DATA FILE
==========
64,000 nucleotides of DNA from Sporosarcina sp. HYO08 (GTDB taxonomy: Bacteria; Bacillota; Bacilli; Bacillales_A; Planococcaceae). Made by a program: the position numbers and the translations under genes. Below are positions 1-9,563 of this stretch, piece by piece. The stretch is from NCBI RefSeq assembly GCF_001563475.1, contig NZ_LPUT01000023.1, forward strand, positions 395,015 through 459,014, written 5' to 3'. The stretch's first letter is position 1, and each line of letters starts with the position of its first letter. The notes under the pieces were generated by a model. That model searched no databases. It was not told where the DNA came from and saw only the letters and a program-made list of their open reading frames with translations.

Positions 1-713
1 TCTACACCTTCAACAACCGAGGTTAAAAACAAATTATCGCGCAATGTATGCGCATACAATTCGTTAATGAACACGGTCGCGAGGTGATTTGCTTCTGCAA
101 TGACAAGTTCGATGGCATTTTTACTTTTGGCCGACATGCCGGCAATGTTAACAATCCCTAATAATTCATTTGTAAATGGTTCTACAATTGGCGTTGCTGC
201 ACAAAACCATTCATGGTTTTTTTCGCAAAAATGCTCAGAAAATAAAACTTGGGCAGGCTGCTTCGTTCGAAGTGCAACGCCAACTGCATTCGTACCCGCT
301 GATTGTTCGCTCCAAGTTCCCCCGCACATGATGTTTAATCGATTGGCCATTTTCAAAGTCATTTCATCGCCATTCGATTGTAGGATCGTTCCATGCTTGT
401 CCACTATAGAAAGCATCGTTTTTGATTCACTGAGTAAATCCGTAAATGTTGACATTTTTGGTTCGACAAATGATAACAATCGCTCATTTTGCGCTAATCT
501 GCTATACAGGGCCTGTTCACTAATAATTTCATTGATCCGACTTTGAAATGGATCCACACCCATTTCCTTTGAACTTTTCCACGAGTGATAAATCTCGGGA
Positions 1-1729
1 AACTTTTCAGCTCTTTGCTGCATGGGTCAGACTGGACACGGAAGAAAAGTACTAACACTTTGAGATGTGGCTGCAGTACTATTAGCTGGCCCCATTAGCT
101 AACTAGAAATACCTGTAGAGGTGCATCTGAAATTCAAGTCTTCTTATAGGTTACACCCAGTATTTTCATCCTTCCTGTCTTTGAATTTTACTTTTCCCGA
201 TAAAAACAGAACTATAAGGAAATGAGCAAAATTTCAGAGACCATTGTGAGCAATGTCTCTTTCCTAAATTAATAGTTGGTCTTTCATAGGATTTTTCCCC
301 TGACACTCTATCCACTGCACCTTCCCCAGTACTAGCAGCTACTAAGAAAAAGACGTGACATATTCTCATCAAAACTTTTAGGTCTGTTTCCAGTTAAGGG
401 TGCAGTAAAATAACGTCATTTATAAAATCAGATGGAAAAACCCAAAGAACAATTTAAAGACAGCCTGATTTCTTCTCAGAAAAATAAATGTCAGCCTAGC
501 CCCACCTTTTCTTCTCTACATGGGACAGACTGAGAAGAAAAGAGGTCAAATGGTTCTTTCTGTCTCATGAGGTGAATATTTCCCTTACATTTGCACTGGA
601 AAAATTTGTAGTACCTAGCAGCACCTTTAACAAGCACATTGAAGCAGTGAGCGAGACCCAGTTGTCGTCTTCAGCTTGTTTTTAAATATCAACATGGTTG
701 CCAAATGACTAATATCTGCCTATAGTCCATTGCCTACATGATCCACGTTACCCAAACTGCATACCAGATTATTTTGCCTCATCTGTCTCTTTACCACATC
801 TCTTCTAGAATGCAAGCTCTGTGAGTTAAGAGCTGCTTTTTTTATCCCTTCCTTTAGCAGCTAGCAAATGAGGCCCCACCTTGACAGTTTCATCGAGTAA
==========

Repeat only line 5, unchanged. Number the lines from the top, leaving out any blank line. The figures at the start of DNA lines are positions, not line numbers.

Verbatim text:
201 ACAAAACCATTCATGGTTTTTTTCGCAAAAATGCTCAGAAAATAAAACTTGGGCAGGCTGCTTCGTTCGAAGTGCAACGCCAACTGCATTCGTACCCGCT